Policy & Funding | News
E-Rate Demand Increasing
Demand for E-rate funding is increasing, especially in rural and remote
districts, according to a new report from
Funds for Learning, an E-rate
The report, "FY2014
E-rate Funding Requests: Telecommunications and Internet Access By Schools &
School Districts," which analyzes funding requests for funding year 2014
(July 1, 2014 to June 30, 2015). It does not include funding requests by
libraries or consortia.
According to the report, requests for Internet access and wide area network
(WAN) services have continued the trend of shifting to higher broadband speeds.
The report also found that schools and districts categorized as rural and rural
remote had the most growth in demand for E-rate funding, and that the number of
vendors listed on applications for internal connections and maintenance "has
continued to drop, which suggests less competition in that space."
Other findings from the report:
- Alaska had the highest per-student E-rate funding requests at $465.14
per student, followed by the Virgin Islands at $132.39 per student;
- Utah had the lowest per-student E-rate funding requests at $9.24 per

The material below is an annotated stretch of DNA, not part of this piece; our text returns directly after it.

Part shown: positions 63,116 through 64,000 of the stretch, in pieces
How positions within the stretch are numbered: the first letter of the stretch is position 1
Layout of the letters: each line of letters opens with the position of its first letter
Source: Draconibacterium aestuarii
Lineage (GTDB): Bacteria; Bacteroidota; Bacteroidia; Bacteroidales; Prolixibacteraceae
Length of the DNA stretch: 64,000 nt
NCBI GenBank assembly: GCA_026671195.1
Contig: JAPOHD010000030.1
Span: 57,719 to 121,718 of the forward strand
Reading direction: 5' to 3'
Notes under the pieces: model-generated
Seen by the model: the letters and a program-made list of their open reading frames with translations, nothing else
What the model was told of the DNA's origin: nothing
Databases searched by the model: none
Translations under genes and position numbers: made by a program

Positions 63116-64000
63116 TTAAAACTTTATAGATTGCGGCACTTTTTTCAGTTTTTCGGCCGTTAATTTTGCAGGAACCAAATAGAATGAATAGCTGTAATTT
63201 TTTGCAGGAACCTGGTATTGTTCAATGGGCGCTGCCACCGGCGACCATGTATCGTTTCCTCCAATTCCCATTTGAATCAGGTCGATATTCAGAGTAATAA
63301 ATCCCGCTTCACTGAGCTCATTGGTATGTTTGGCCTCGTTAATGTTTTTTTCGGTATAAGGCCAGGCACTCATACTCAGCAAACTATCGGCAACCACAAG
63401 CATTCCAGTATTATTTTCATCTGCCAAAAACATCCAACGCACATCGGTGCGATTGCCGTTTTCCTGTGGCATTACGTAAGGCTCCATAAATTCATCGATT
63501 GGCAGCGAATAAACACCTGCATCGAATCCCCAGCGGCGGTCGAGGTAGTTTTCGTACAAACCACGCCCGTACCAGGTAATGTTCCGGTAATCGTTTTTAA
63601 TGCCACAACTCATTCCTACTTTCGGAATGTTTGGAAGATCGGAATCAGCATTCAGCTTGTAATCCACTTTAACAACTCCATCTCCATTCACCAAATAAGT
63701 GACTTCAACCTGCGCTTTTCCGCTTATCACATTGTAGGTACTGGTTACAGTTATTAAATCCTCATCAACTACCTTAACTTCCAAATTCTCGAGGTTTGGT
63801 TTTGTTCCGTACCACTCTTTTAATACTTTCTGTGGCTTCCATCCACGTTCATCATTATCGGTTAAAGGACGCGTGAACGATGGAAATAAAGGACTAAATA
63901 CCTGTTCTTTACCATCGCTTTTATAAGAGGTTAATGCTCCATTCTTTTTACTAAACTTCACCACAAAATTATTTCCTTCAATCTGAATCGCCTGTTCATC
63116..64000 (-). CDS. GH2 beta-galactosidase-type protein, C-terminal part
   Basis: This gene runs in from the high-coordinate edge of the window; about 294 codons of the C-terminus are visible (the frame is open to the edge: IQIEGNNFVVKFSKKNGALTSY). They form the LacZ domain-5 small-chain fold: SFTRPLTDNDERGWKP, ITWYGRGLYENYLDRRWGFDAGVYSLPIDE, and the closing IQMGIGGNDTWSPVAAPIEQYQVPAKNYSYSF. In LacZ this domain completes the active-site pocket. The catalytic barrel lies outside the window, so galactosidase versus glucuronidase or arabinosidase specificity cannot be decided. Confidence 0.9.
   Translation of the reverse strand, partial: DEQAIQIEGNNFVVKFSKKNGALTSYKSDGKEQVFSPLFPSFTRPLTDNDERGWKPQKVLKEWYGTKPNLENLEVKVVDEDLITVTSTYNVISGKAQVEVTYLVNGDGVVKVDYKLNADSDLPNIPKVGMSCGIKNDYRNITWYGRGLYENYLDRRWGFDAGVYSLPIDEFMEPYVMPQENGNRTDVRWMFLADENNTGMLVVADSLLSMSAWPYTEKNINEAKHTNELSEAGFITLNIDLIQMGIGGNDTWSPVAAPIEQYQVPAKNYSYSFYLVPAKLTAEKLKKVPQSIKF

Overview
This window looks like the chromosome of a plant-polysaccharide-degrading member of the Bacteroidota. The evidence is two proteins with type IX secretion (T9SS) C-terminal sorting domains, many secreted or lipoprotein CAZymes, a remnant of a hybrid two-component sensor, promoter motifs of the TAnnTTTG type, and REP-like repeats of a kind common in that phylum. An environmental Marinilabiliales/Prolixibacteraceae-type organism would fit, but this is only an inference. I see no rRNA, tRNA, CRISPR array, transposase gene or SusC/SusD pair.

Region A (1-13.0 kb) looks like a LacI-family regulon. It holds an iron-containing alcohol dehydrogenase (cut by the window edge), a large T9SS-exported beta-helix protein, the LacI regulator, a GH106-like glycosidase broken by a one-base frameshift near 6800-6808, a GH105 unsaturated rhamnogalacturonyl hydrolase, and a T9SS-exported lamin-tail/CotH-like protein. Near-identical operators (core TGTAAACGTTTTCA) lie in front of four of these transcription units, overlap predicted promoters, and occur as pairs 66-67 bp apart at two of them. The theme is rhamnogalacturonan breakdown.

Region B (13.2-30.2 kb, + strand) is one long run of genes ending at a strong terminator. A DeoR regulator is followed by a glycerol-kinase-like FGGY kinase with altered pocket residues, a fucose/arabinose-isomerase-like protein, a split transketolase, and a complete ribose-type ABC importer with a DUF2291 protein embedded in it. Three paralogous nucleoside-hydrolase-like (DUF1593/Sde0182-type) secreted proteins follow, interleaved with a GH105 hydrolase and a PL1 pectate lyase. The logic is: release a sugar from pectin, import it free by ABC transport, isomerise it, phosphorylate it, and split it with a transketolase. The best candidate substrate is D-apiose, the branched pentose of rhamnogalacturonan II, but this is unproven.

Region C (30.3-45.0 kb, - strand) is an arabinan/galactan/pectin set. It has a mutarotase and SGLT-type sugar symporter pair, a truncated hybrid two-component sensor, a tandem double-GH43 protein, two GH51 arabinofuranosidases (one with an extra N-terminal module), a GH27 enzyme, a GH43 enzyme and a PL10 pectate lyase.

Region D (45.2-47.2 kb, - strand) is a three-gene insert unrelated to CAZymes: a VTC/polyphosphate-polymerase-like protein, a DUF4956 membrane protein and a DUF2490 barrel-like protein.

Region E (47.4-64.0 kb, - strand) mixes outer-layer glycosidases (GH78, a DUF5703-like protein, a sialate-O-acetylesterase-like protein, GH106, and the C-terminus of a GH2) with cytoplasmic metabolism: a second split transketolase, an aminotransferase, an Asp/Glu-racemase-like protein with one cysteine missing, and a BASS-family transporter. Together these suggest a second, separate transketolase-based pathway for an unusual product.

student, followed by Delaware at $10.75 per student;
- Remote rural schools and districts in Alaska had by far the highest
per-student E-rate funding requests at $1,626.80; while suburban schools and
districts had the lowest at $29.97 per student; and
- The average per-student E-rate funding request was $41.41.
According to Funds for Learning, the Universal
Service Administration Company (USAC), which administers the E-rate program,
released its first wave of FY 2014 funding May 15. "Of 10,134 applicants, 38
percent received funding decision letters. In all, $607.3 million in
telecommunications and Internet access discounts was committed. USAC also issued
denials totaling $22.8 million," according to information released by Funds for Learning.
The full report, "FY2014 E-rate Funding Requests: Telecommunications and
Internet Access By Schools & School Districts," is available as a free PDF
download from the
Funds for Learning site.
Leila Meyer is a technology writer based in British Columbia. She can be reached at firstname.lastname@example.org.